Forging a path to career success

Posted: 2018-03-16  08:45 AM
Col. Angela Steward-Randle ST. PAUL, Minn. - Col. Angela Steward-Randle grew up in a military family - her father served in the Army on active duty - but it was a chance encounter with a friend at college that led her to want to make the military a career.

"My story is no different than many others," Steward-Randle, the Director of Human Resources, Manpower and Personnel for the Minnesota National Guard said. "I was in college and looking for financial resources to help pay for it."

Her college friend suggested they attend a summer training with the Reserve Officer Training Corps that had no obligation and could earn them some money. The friend never ended up going, but Steward-Randle did. After earning recognition as the top honor graduate and receiving an offer of a scholarship, she was hooked.



Minnesota Guardsman Receives Award for Combating Drugs in his Community

Posted: 2018-03-09  03:13 PM
Counterdrug WOODBURY, Minn. - Staff Sgt. Benjamin Kroll, an analyst with the Minnesota National Guard's Counterdrug Task Force who is assigned to work with the Hennepin County Sherriff's Office was recognized for his achievements as the Analyst of the Year during the 2018 Minnesota Association of Crime and Intelligence Analysts Training Symposium in Woodbury, Minnesota, March 7, 2018.

Through a partnership with Minnesota law enforcement agencies throughout the state, the Minnesota National Guard Counterdrug Task Force (MNCDTF) supports the anti-drug initiatives to counter all primary drug threats and vulnerabilities through the effective application of available assets, said Maj. Jon Dotterer, Counterdrug Coordinator for the State of Minnesota. The goal for the program is to support federal, state, tribal, and local agencies in the detection, disruption, interdiction, and curtailment of illicit drugs.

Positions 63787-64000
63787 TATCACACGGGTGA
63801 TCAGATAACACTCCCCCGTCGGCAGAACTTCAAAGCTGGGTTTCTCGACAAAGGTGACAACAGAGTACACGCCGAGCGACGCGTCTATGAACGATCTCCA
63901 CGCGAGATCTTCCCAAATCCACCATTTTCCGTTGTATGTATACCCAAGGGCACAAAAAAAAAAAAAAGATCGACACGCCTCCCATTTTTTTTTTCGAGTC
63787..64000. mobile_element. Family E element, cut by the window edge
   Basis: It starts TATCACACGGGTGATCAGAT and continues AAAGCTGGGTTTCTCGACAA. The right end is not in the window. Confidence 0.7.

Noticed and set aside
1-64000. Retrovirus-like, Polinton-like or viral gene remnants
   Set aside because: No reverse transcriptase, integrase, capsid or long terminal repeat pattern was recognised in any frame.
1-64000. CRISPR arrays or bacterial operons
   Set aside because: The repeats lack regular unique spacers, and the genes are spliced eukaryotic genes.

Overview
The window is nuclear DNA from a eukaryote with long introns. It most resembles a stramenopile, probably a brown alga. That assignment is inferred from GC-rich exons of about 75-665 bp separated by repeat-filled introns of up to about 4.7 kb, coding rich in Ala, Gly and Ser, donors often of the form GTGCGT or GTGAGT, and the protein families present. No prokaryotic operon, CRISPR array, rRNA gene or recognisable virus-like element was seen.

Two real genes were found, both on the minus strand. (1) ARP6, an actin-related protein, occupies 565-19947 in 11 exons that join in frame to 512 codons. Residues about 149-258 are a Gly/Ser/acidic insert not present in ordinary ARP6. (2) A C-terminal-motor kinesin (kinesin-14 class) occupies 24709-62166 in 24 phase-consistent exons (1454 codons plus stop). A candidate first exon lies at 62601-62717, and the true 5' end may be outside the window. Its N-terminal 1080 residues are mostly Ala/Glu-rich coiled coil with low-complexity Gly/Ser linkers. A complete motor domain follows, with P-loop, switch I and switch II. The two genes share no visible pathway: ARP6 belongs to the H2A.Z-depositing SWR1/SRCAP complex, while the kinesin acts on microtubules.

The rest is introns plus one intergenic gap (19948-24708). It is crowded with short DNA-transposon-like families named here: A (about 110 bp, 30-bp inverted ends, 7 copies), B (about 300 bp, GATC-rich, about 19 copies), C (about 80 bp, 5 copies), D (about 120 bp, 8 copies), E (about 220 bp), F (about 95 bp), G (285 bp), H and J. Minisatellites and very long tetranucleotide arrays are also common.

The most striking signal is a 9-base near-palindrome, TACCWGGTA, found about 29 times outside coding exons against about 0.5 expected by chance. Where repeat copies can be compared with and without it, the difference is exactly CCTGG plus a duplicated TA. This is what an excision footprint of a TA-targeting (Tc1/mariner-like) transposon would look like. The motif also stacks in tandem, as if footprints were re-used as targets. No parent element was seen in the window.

Kroll is one of sixteen service members on the Counterdrug Task Force that provides this force-multiplying service to our communities against illicit drug-use. With the information that law enforcement provide through their patrols and daily operations, Kroll and his colleagues across the state assist by putting together a figurative picture with all of the gathered information which aids in identifying how to move forward with legal action to deter or prevent the sale or use of illegal narcotic drugs.



Women Opened Doors in Minnesota National Guard

Posted: 2018-03-08  09:05 AM
Minnesota National Guard ST. PAUL, Minn. - "The battlefront is no place for women to be," said Command Sgt. Maj. Earl Kurtzweg, 125th Field Artillery, in an article published in 1976. "There are certain jobs girls say they can do, but they just can't do ... the battlefront is no place for women to be. Other countries in the world use women in combat, but the U.S. has not come around to that way of thinking." Kathy Berg, a New Ulm reporter summarized at the time. "So women in the New Ulm unit take care of personnel files and pay records and leave the fighting to the men."

The Minnesota National Guard has "come around to that way of thinking" since those early days of gender integration. In the last 44 years women have made momentous strides toward inclusion and acceptance. Their accomplishments are testimony to their fortitude and the progressive development of the Minnesota National Guard.

When an accomplished female Soldier is credited with breaking barriers she will often pass that honor to the women that preceded her. Brig. Gen. Johanna Clyborne is such a leader. She acknowledges that she is one of the first females in the Minnesota National Guard who has held key leadership roles, however she sees it differently. "I feel responsible for all women in uniform," said Clyborne. "Women before me opened the door, now I've cleared the room. It's up to the women behind me to hold the room."